What are genomic libraries?
Scientists often need to search through all the genetic information present in an organism to find a specific gene. It is thus convenient to have collections of genetic sequences stored so that such information is readily available. These collections are known as genomic libraries.
The library metaphor is useful in explaining both the structure and function of these information-storage centers. If one were interested in finding a specific literary phrase, one could go to a conventional library and search through the collected works. In such a library, the information is made up of letters organized in a linear fashion to form words, sentences, and chapters. It would not be useful to store this information as individual words or letters or as words collected in a random, jumbled fashion, as the information’s meaning could not then be determined. The more books a library has, the closer it can come to having the complete literary collection, although no collection can guarantee that it has every piece of written word. The same is true of a genomic library. The stored pieces of genetic information cannot be individual bits but must be ordered sequences that are long enough to define a gene. The longer the string of information, the easier it is to make sense of the gene they make up, or “encode.” The more pieces of genetic information a library has, the more likely it is to contain all the information present in a cell. Even a large collection of sequences, however, cannot guarantee that it contains every piece of genetic information.
In order for a genomic library to be practical, some method must be developed to put an entire genome into discrete units, each of which contains sufficiently large amounts of information to be useful but which are also easily replicated and studied. The method must also generate fragments that overlap one another for short stretches. The information exists in the form of chromosomes composed of millions of units known as base pairs. If the information were fragmented in a regular fashion—for example, if it were cut every ten thousand base pairs—there would be no way to identify each fragment’s immediate neighbors. It would be like owning a huge, multivolume novel without any numbering system: it would be almost impossible to determine with which book to start and which to proceed to next. Similarly, without some way of tracking the order of the genetic information, it would be impossible to assemble the sequence of each subfragment into the big continuum of the entire chromosome. The fragments are thus cut so that their ends overlap. With even a few hundred base pairs of overlap, the shared sequences at the end of the fragments can be used to determine the relative position of the different fragments. The different pieces can then be connected into one long unit, or sequence.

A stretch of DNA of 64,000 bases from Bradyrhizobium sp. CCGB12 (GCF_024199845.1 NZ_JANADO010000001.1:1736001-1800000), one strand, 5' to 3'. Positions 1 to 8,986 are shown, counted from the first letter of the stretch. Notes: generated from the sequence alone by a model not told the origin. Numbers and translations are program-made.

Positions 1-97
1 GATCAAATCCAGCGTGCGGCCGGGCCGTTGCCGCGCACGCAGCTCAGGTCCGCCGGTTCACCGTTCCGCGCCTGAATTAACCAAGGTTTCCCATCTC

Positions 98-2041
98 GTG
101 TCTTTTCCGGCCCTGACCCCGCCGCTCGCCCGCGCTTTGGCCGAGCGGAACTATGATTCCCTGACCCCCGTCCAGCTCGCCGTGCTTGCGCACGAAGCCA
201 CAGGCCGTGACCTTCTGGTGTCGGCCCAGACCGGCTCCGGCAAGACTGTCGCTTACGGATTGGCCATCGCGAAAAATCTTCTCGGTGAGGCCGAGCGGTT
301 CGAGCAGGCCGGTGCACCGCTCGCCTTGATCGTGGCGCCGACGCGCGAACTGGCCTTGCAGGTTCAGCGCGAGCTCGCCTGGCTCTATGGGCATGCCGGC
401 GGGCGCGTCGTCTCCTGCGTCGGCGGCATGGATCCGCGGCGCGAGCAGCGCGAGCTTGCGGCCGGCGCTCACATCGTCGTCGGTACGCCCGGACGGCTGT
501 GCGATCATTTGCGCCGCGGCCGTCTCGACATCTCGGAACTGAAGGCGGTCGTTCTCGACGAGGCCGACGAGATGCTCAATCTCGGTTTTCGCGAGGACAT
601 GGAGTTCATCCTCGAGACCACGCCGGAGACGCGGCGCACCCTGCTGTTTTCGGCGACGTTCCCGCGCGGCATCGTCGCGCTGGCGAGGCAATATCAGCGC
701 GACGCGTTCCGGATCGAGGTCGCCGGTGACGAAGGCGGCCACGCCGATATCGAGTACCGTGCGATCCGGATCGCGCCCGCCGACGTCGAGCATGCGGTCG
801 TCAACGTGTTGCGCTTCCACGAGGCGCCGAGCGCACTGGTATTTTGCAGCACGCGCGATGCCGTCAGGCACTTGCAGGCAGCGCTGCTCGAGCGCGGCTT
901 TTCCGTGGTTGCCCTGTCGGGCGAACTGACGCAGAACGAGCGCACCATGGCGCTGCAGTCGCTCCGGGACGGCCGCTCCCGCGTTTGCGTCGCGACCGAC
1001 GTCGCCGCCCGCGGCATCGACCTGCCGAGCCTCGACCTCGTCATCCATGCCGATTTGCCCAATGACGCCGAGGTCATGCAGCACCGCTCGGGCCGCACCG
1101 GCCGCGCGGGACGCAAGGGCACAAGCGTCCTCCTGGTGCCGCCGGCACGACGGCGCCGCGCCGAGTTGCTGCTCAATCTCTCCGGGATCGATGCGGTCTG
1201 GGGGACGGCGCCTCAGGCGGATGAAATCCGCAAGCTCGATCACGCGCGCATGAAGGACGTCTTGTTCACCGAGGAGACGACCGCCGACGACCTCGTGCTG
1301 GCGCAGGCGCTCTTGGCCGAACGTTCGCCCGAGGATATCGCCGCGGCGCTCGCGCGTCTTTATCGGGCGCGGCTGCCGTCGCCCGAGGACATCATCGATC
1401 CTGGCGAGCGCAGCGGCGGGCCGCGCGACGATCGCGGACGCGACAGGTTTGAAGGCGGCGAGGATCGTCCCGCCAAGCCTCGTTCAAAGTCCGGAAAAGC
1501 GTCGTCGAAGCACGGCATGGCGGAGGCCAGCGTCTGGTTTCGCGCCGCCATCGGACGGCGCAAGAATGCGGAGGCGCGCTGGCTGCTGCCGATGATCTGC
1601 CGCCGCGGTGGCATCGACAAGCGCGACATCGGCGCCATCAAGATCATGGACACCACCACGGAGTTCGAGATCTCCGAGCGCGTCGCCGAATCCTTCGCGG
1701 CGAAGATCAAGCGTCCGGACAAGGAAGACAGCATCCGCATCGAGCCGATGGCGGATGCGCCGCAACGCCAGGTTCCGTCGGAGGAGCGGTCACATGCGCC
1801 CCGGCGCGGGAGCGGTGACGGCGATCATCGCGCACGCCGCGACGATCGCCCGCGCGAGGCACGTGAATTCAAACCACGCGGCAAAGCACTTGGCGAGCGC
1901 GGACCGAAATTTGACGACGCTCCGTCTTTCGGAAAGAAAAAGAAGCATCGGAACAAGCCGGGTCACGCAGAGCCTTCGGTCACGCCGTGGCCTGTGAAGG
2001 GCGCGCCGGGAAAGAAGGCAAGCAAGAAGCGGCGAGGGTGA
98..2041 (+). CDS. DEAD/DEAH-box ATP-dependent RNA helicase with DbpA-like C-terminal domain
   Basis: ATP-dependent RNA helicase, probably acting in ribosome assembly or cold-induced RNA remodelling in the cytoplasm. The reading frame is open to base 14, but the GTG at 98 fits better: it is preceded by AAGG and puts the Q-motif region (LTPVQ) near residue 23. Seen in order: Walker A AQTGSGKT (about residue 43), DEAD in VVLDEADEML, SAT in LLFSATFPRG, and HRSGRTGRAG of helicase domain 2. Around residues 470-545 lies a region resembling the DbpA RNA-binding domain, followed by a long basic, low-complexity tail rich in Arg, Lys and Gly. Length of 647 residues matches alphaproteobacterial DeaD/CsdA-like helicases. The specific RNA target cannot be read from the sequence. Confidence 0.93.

There are two common ways to fragment DNA, the basic unit of genetic information, to generate a library. The first is to disrupt the long strands of DNA by forcing them rapidly through a narrow hypodermic needle, creating forces that tear, or shear, the strands into short fragments. The advantage of this method is that the fragment ends are completely random. The disadvantage is that the sheared ends must be modified for easy joining, or ligation. The other method is to use restriction endonucleases, enzymes that recognize specific short stretches of DNA and cleave the DNA at specific positions. To create a library, scientists employ restriction enzymes that recognize four-base-pair sequences for cutting. Normally, the result of cleavage with such an enzyme would be fragments with an average size of 256 base pairs. If the amount of enzyme in the reaction is limited, however, only a limited number of sites will be cut, and much longer fragments can be generated. The ends created by this cleavage are usable for direct ligation into vectors, but the distribution of cleavage sites is not as random as that produced by shearing.